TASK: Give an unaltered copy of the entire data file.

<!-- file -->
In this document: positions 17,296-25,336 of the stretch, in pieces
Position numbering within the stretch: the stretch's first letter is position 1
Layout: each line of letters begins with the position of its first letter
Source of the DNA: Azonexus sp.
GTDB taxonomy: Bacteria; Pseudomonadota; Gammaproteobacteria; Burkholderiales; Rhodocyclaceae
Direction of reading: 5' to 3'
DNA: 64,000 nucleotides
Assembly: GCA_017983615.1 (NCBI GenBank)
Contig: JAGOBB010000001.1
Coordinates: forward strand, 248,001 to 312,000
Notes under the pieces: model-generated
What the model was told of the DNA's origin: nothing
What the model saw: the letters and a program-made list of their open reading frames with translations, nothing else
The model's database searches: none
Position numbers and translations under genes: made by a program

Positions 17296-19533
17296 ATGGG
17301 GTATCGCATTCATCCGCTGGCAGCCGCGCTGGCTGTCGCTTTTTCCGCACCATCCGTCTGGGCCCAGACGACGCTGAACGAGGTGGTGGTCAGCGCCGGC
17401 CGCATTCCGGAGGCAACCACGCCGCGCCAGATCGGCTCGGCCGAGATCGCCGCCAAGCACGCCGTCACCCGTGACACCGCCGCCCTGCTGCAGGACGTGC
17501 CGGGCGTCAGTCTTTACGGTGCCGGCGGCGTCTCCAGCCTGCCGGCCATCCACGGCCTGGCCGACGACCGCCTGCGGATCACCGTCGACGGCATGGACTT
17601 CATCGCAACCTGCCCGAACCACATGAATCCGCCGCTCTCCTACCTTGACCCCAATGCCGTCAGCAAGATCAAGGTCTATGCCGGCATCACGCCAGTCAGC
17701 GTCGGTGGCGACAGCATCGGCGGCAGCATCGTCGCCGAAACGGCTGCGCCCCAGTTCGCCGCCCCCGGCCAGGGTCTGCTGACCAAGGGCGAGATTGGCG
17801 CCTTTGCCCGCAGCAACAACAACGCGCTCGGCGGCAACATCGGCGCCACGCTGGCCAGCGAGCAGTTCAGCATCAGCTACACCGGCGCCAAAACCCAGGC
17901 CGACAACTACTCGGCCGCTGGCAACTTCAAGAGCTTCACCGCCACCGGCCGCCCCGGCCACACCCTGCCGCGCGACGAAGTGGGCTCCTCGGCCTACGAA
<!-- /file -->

In this document: positions 17,296-25,336 of the stretch, in pieces
Position numbering within the stretch: the stretch's first letter is position 1
Layout: each line of letters begins with the position of its first letter
Source of the DNA: Azonexus sp.
GTDB taxonomy: Bacteria; Pseudomonadota; Gammaproteobacteria; Burkholderiales; Rhodocyclaceae
Direction of reading: 5' to 3'
DNA: 64,000 nucleotides
Assembly: GCA_017983615.1 (NCBI GenBank)
Contig: JAGOBB010000001.1
Coordinates: forward strand, 248,001 to 312,000
Notes under the pieces: model-generated
What the model was told of the DNA's origin: nothing
What the model saw: the letters and a program-made list of their open reading frames with translations, nothing else
The model's database searches: none
Position numbers and translations under genes: made by a program

Positions 17296-19533
17296 ATGGG
17301 GTATCGCATTCATCCGCTGGCAGCCGCGCTGGCTGTCGCTTTTTCCGCACCATCCGTCTGGGCCCAGACGACGCTGAACGAGGTGGTGGTCAGCGCCGGC
17401 CGCATTCCGGAGGCAACCACGCCGCGCCAGATCGGCTCGGCCGAGATCGCCGCCAAGCACGCCGTCACCCGTGACACCGCCGCCCTGCTGCAGGACGTGC
17501 CGGGCGTCAGTCTTTACGGTGCCGGCGGCGTCTCCAGCCTGCCGGCCATCCACGGCCTGGCCGACGACCGCCTGCGGATCACCGTCGACGGCATGGACTT
17601 CATCGCAACCTGCCCGAACCACATGAATCCGCCGCTCTCCTACCTTGACCCCAATGCCGTCAGCAAGATCAAGGTCTATGCCGGCATCACGCCAGTCAGC
17701 GTCGGTGGCGACAGCATCGGCGGCAGCATCGTCGCCGAAACGGCTGCGCCCCAGTTCGCCGCCCCCGGCCAGGGTCTGCTGACCAAGGGCGAGATTGGCG
17801 CCTTTGCCCGCAGCAACAACAACGCGCTCGGCGGCAACATCGGCGCCACGCTGGCCAGCGAGCAGTTCAGCATCAGCTACACCGGCGCCAAAACCCAGGC
17901 CGACAACTACTCGGCCGCTGGCAACTTCAAGAGCTTCACCGCCACCGGCCGCCCCGGCCACACCCTGCCGCGCGACGAAGTGGGCTCCTCGGCCTACGAA